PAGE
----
Moot Court provides students with important life skills

Sophomore Sophie Markovic and junior Keontae Gui prepare their speech on voter suppression. "Basically, people's votes were being counted, which is problematic," Markovic said.

The challenge of thinking through complex legal cases fascinates senior Mehki Etienne. In his freshman year, Grady ended its law pathway. Social studies teacher James Sullivan recognized his interest.
“I have a great passion for law,” Etienne said. “Mr. Sullivan recognized it and strongly recommended that I join Moot Court.”
Sullivan is a retired attorney who wanted to bring his legal expertise to the classroom.
“I always wanted to teach and so I have a lot of experience in the legal field,” Sullivan said. “I thought that I could bring that to help out with Moot Court which is a legal related extracurricular, kind of like Mock Trial.”
According to Sullivan, moot court involves presenting mock appellate arguments before a judging panel. Issues presented tend to involve “hot topics” that surround the rights of students and current news.
“It’s basically appellate court,” moot court member, sophomore Sophie Markovic said. “If someone does not like the outcome of their case, they try to bring the case back to court.”
Moot court is not like the stereotypical courtroom trials on TV, with lawyers questioning witnesses and a jury deliberating in a backroom.
“You’re arguing in front of a court like the Supreme Court, and you’re not interviewing witnesses or getting evidence,” Sullivan said. “What you’re doing is you’re talking about the law and what these facts say and what the law should decide. You’re telling your position to the judge, and the judge is asking you questions back.”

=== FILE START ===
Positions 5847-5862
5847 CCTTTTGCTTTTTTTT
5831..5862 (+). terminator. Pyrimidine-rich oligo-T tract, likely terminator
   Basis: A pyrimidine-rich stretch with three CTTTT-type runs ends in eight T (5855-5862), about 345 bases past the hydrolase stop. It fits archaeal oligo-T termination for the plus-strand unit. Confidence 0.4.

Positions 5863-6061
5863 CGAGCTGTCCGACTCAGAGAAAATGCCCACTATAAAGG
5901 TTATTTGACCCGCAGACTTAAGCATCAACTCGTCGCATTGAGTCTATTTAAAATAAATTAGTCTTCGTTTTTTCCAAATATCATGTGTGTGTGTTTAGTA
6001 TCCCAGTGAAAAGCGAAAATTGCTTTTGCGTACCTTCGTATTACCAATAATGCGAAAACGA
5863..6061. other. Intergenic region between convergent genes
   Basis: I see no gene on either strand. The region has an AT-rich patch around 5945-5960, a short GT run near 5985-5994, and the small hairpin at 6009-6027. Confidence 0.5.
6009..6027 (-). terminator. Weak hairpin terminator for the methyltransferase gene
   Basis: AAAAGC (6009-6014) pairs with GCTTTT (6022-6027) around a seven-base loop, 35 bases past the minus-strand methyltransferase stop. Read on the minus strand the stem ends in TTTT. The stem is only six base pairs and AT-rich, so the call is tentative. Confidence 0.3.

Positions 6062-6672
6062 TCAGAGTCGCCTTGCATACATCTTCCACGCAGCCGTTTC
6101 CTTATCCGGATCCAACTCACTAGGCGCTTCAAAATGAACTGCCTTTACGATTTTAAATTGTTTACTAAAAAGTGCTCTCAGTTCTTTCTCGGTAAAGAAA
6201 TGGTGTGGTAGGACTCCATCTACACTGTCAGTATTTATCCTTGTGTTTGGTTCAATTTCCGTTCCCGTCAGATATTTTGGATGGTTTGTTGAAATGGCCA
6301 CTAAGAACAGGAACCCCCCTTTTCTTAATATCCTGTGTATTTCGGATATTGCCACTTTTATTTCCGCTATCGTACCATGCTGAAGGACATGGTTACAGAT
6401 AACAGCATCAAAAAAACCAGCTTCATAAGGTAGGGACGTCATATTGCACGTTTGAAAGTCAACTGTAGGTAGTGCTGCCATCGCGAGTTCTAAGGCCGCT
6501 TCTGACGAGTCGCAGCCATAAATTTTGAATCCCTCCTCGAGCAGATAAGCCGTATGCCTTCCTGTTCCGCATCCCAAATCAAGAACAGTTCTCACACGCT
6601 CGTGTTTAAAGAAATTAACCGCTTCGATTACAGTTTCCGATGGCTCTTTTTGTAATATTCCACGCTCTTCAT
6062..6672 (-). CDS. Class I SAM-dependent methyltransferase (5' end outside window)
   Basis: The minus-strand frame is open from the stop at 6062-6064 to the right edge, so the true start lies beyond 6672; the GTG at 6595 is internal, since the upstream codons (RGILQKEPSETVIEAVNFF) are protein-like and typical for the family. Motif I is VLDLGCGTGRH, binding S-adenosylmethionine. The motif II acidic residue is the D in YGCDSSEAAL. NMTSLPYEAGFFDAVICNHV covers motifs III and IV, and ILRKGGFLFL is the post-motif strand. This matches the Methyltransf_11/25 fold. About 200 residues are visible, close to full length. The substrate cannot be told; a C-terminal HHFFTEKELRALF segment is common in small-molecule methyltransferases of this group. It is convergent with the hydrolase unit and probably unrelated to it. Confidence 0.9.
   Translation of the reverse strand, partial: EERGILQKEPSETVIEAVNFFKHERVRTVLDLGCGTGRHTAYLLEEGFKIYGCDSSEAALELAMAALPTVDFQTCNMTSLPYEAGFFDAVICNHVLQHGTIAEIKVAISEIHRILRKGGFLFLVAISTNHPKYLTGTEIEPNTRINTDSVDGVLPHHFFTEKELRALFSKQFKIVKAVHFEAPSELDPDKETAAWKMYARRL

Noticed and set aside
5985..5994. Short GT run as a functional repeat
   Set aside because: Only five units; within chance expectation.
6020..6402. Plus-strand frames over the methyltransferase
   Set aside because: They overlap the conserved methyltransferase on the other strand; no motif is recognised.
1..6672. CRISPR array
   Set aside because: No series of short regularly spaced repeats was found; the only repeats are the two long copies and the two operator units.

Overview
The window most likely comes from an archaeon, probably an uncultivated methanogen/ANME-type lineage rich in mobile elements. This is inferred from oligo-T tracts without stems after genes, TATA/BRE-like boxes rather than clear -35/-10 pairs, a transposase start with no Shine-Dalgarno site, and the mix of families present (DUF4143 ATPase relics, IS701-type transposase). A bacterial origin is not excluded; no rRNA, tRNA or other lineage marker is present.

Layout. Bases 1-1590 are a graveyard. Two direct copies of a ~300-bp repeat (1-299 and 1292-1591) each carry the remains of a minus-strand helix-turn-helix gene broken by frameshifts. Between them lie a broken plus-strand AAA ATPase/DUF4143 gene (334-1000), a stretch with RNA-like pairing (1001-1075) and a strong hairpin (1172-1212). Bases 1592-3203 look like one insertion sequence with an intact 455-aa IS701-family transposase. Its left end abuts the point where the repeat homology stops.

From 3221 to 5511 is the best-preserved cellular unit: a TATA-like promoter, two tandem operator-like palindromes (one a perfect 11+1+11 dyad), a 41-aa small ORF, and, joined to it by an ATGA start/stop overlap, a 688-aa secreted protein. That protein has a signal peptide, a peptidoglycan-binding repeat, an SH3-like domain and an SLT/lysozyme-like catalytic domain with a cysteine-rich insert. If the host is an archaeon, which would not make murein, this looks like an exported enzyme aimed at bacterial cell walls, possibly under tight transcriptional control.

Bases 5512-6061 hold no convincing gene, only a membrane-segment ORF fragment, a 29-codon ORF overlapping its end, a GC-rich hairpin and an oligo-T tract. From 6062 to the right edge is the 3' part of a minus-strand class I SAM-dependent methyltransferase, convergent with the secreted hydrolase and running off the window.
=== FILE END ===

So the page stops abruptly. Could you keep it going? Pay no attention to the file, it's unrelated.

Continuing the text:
Differentiating moot court from mock trial and debate is important to Sullivan.
“It’s almost like moot court is the combination of some of the things from debate and some of the things from mock trial,” Sullivan said.
While critical thinking and public speaking are both important aspects of moot court and mock trial, the level in which the court case is presented is the differentiating factor. Mock trial presents cases in front of a jury while moot court presents in front of a panel of judges.
“That’s also the part that is like debate,” Sullivan said. “That extemporaneous thinking to get an issue and suddenly have to think about what to say about it.”
Being able to think on your feet and speaking in front of a crowd are a few of the many benefits of moot court. Etienne finds this skill useful for inside the courtroom and the classroom.
“When I conduct classroom presentations, I’m more confident than ever,” Etienne said. “Also, in class when I’m asked a question, I’m able to answer the question immediately as if it was expected.”
In addition to these benefits, students also learn how to structure a winning argument.
“You get to not only argue, but you get to defend a position,” Sullivan said. “It helps you become really good at polishing your skills and sticking to an argument.”
Along with standing by your opinions, moot court also helps students to broaden their horizons about the world around them.
“One case we have now is about Georgia’s voting scandal from 2018,” Markovic said.
Markovic and junior Keontae Gui are working on a case about voter’s purge.
“People were not getting their votes cast\; they weren’t being represented,” Gui said.
While the courts and Grady moot court students are still litigating the last gubernatorial election, 2020 holds a new year of potential controversies and cases.
“The 2020 Presidential Election is occurring soon,” Etienne said. “I’m pretty sure this topic will once again become the talk of the town.”
Along with the voter’s purge, moot court will also tackle the admission of an LGBTQ+ student to a private, Christian university. They are prepping this case for their next tournament.
Tournaments help students build real-life skills they can apply in many settings.
“If I could tell any student anything about moot court, it would be that you don’t have to want to be a lawyer to participate in moot court,” Sullivan said. “It’s just fun, in that you get to not only argue, but you get to defend a position.”

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